On Tuesday, November 27, 2018, His Beatitude, Metropolitan Tikhon, attended the funeral of the Former Librarian of Congress, Dr. James Hadley Billington, who led the world’s largest library for nearly three decades and was credited with bringing it into the digital age. Dr. Billington died on November 20 at the age of 89.
Accompanying Metropolitan Tikhon were Protopresbyter Leonid Kishkovsky, Director of External Affairs for the Orthodox Church in America and a personal friend of the Billingtons; Archpriest Dennis Bradley of the OCA’s Archdiocese of Washington; Benedict Sheehan, Music Director at Saint Tikhon’s Orthodox Theological Seminary; and STOTS Seminarian George Davis.
Dr. Billington, Chief Librarian for 28 years until his retirement in 2015, doubled the size of the Library’s traditional analog collections from 85.5 million items in 1987 to more than 160 million items. He also was credited with creating a massive new Library of Congress online, making research and legislative databases more easily accessible. Having a keen interest in Orthodox Christianity, he offered a great deal of assistance to the Orthodox Church in America over the years.
When Dr. Billington was beginning his academic teaching career at Harvard University, he entered into a close association with the late Archpriest Georges Florovsky, a Harvard Senior Professor in the late 1950s. After Father Georges’ retirement from Harvard in 1964, Dr. Billington, who had moved to Princeton, NJ, was instrumental in having Princeton University offer a teaching position to Father Georges, where he would remain for the rest of his life. Dr. Billington repeatedly referred to Father Georges as a mentor.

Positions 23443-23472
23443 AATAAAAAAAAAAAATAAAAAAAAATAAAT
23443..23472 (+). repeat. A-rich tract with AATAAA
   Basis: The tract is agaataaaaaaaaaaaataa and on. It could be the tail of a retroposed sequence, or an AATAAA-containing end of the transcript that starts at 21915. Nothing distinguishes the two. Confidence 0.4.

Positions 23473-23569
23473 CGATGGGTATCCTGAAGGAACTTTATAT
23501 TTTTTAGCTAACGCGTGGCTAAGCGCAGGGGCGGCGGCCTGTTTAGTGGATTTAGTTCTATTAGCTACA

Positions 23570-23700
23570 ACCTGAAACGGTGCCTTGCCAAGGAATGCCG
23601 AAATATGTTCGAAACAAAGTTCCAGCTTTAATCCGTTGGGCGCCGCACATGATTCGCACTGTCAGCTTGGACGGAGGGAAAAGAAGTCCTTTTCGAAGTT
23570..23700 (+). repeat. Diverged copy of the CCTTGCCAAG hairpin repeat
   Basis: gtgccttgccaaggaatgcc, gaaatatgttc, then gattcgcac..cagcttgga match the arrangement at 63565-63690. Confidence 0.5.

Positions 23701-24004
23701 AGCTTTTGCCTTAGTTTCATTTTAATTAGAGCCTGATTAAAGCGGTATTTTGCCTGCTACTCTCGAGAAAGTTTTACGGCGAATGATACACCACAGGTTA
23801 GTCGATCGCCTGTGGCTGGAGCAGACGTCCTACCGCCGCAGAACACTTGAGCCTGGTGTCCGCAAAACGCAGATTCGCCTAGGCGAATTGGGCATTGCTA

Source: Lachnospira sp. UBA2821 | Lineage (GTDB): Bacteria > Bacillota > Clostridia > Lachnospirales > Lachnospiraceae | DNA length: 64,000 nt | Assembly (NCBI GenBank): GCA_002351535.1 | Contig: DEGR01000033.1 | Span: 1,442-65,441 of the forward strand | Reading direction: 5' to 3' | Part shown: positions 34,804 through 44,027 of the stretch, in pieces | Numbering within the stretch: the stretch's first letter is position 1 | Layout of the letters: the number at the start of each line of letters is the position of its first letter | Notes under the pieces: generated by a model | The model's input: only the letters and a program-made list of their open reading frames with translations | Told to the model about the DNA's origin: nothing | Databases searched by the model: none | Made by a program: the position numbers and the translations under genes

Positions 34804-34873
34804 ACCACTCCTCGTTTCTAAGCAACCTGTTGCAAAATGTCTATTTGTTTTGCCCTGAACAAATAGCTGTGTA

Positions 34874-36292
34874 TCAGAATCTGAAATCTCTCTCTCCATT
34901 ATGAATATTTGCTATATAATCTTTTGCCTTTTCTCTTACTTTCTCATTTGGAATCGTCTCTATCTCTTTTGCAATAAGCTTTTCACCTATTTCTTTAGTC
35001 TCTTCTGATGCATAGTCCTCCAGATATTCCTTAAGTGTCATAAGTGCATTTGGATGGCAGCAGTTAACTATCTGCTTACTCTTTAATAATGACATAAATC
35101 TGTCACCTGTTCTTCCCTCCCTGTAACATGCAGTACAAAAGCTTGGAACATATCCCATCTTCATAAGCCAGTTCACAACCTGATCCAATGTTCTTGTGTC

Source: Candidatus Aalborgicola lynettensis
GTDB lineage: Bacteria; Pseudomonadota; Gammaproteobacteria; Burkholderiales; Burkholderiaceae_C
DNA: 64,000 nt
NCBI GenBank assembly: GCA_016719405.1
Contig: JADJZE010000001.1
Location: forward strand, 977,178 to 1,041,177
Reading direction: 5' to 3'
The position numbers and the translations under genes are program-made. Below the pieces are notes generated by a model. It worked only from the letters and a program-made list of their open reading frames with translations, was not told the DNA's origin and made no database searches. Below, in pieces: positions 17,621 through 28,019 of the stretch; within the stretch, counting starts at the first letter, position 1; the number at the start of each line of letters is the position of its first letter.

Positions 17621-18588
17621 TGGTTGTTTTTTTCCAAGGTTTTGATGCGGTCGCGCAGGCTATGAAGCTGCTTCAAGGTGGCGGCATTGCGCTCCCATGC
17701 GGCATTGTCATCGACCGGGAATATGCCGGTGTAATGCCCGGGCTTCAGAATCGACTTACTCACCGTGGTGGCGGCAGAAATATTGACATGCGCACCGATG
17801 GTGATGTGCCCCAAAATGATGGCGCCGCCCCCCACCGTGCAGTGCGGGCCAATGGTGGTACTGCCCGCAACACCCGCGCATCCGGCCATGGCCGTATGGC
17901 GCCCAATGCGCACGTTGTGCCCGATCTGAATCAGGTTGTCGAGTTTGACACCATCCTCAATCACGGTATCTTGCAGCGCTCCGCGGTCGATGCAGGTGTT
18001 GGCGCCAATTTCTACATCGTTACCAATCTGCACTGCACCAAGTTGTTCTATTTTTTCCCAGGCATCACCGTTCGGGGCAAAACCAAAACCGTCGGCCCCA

As a scholar of Russian culture, Dr. Billington had a particular interest in the Russian Orthodox Church and its spirituality. In addition to Father Georges, he maintained contact with such Orthodox Christian scholars as Protopresbyters Alexander Schmemann and John Meyendorff. He was an ardent supporter of Orthodox theological education, particularly Saint Vladimir’s Orthodox Theological Seminary and its Library, which he considered “the richest library of Eastern Christian holdings in the Western Hemisphere.” After the fall of the Soviet Union, he assisted both secular and Church libraries in Russia in recovering their cultural and spiritual patrimony.
In conjunction with the 1994 Bicentennial of Orthodox Christianity in North America, the Library of Congress, under Dr. Billington’s leadership, mounted a major exhibit titled “In the Beginning Was the Word: The Russian Orthodox Church and Native Alaskan Cultures.” He joined US President Clinton, Russian President Yeltsin and His Beatitude, Metropolitan Theodosius for the exhibit’s opening. Dr. Billington was also the keynote speaker for the Bicentennial celebration in Washington, DC.
Throughout the 1990s, when hierarchs or Church dignitaries would travel to the nation’s capital, Dr. Billington would invariably host them, either to discuss matters of mutual interest at his office or in less formal settings. In its tribute to Dr. Billington, the National Review aptly referred to him as “a Christian gentleman.”
Dr. Billington’s funeral was celebrated at Washington, DC’s Saint Alban Church, after which Metropolitan Tikhon read the Paschal Homily of Saint John Chrysostom.
Photo Credit: Benedict Sheehan